On the evening of November 8, 2016, just an hour after Donald Trump was declared as the President of the U.S., a Yazidi Kurdish couple named their newborn son “Trump.” “We have been going through a never-ending genocide over the last two years at the hands of ISIS, and Obama failed to take out ISIS or help liberate the thousands of Yazidi women and children that are still enslaved by ISIS,” said the father of Trump, to Haym Salomon Center. Along with their newborn, Trump, the parents hope to move to the U.S. Once there, they can join their other son, Dilbreen, who is receiving medical attention at the Shriners Hospital for Children in Boston after he was burned when a gas heater malfunctioned and fire broke out. Dilbreen was born 3 months after Obama Muslim in Sinjar Mountain using the food, water and shelter that President Obama prepared for him and thousands of other Kurdish families.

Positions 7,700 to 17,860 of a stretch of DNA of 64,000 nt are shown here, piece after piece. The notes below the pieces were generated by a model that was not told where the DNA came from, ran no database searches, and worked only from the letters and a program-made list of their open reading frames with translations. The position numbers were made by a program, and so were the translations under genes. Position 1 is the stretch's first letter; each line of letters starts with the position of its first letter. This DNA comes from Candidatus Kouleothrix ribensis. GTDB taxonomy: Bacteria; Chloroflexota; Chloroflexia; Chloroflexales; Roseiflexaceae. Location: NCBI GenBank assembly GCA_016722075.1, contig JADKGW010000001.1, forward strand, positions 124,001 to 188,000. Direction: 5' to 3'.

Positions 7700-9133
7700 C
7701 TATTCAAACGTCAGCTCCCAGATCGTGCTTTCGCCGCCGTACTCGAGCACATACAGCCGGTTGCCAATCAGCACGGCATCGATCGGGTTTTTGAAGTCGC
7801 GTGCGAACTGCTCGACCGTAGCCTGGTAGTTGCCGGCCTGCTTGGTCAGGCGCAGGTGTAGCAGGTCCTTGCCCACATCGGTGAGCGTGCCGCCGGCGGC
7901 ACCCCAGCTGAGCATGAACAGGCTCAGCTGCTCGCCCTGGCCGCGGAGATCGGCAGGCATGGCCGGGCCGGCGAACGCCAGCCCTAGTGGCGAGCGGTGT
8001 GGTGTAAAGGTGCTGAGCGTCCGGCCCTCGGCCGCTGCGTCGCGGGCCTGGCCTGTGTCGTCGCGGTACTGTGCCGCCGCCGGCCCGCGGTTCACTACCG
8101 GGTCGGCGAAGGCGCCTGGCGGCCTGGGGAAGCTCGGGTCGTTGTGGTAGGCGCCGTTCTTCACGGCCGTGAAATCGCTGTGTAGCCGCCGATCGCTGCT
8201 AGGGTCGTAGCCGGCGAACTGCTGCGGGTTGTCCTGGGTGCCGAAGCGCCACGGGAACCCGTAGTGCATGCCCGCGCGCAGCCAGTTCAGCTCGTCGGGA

Only two weeks later, a Kurdish couple in the city of Barda Rash, north of Erbil, announced that they too had named their newborn baby child “Trump” in a show of support for the U.S. President-elect. The newborn’s father, Hassan Jamil, who is a member of the Peshmerga forces, in response to the reason of naming his baby Trump, said to NRT that he is confident that as President, Donald Trump’s policies “would be of benefit” to the Kurds. Being difficult to pronounce, not rolling off his tongue easily, the father of Kurdish Trump, mispronounced four times “Doland” for “Donald” in a video he shared, hoping that his son would become Peshmerga in the future.

Trump Kurdish

A Yazidi Kurdish couple named their newborn son Trump after President-elect Donald Trump. (Photo: Haym Salomon Center.)

Trump Kurdish